Then Dylan’s phone buzzes, and I know it’s his mom trying to call again. This time I press talk, and put the phone to my ear.


“Annika, this is Anna. I know we’ve never met, but I’ve heard lovely things about you from Allan. He says you are darling,” Dylan’s mom starts. I am silent. “Now tell me, where are you again?”

“We’re at Delaronde. Dylan brought us here.” My voice trails off. I have no idea what is happening at this moment.

“Oh, honey, we sold that cabin years ago. We didn’t have the time to use it anymore. You must be staying somewhere else?”

“No. Dylan showed me the bench he made. The walls his dad put up. It has to be…”

“What does it look like, dear?” she says gently.

I’m numb. “It’s a one and a half storey. With log siding.”

Dylan’s mom lets out a gasp.

“Oh Dylan…what have you done?” she says. “Annika, listen to me. Do you know where he is?”

“No. He was upset. He left about an hour ago and he hasn’t come back.”

“Does he have his medication with him?”

“His medication? I’m not sure. What medication does he take?”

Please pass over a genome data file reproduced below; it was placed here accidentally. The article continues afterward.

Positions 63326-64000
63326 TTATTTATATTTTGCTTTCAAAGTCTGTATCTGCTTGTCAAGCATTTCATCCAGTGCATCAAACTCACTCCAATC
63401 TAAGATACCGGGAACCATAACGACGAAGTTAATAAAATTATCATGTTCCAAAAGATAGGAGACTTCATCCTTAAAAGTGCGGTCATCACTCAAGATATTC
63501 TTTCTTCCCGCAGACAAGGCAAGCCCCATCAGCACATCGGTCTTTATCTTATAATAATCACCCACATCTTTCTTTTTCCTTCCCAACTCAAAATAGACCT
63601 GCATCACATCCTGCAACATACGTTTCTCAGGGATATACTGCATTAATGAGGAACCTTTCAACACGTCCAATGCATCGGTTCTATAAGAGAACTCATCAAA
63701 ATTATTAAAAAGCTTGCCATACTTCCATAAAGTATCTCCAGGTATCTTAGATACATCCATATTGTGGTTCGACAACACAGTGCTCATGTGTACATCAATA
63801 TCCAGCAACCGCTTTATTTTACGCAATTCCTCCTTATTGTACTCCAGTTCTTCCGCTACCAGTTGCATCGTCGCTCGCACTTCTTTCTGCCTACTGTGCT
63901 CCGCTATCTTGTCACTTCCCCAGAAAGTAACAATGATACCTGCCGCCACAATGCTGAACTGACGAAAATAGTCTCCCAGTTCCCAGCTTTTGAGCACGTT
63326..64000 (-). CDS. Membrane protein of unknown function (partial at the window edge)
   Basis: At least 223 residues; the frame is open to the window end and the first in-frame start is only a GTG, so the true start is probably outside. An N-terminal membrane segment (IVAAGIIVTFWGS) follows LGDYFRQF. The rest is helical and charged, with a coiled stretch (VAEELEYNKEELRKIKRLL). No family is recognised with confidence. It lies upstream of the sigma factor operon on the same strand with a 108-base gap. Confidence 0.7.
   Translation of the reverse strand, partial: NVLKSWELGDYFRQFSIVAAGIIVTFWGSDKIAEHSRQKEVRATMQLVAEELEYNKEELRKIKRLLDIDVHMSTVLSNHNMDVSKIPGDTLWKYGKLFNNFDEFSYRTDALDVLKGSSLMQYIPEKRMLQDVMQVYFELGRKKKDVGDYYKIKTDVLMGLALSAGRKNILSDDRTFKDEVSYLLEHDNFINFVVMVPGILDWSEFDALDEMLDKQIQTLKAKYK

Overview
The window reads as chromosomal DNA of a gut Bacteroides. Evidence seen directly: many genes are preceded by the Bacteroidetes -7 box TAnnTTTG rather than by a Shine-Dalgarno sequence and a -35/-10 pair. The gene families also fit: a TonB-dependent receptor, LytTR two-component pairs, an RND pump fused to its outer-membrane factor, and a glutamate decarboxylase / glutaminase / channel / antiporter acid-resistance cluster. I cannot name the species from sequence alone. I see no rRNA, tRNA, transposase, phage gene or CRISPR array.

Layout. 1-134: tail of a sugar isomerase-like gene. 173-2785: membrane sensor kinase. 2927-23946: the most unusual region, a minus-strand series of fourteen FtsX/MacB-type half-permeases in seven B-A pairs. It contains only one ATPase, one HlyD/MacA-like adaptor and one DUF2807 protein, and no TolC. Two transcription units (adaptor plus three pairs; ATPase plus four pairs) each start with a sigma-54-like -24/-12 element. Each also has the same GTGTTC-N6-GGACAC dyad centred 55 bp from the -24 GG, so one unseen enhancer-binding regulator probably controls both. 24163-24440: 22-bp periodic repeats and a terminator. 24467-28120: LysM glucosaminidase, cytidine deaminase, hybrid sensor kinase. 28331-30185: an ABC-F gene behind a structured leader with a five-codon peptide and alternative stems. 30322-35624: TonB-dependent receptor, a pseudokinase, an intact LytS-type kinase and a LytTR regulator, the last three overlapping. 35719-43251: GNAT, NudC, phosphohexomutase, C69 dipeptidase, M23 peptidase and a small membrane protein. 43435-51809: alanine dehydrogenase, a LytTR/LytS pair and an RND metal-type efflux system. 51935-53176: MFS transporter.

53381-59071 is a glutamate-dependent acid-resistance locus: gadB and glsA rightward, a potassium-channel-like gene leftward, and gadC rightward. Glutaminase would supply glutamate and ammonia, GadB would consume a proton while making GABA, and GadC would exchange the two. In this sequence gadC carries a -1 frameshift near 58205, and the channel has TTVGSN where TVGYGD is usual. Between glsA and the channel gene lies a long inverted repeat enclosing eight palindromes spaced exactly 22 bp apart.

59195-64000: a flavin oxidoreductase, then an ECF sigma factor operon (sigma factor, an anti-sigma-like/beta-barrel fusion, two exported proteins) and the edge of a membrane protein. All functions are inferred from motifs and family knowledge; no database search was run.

“Listen, Annika, I don’t mean to scare you, but you aren’t supposed to be there right now. I mean it when we say that we no longer own a cabin there. And for Dylan, you need to find out if he has his medication. Do you hear me? It’s very important that he takes his medication.”

“Is he sick?” I ask. “He needs that medication. He hasn’t wanted to take his medication for the past few months, but he has to!”

I wonder if Dylan has been taking his meds. Then it occurs to me to wonder if his mood swings play any part in this illness. Suddenly I don’t know what’s real or what’s not.

“You need to find him, Annika. And Allan and I, we’ll call the police and make our way up there, okay?”

“No!” I say quickly. “You can’t do that. Dylan will freak out.”

“Annika, we have to. Something is really wrong here and we have to figure out what’s going on.”

Suddenly I want to throw up. I want to turn back the clock so that I never heard any of this. I want to set this phone down on the table because if I could go back in time, I wouldn’t pick it up.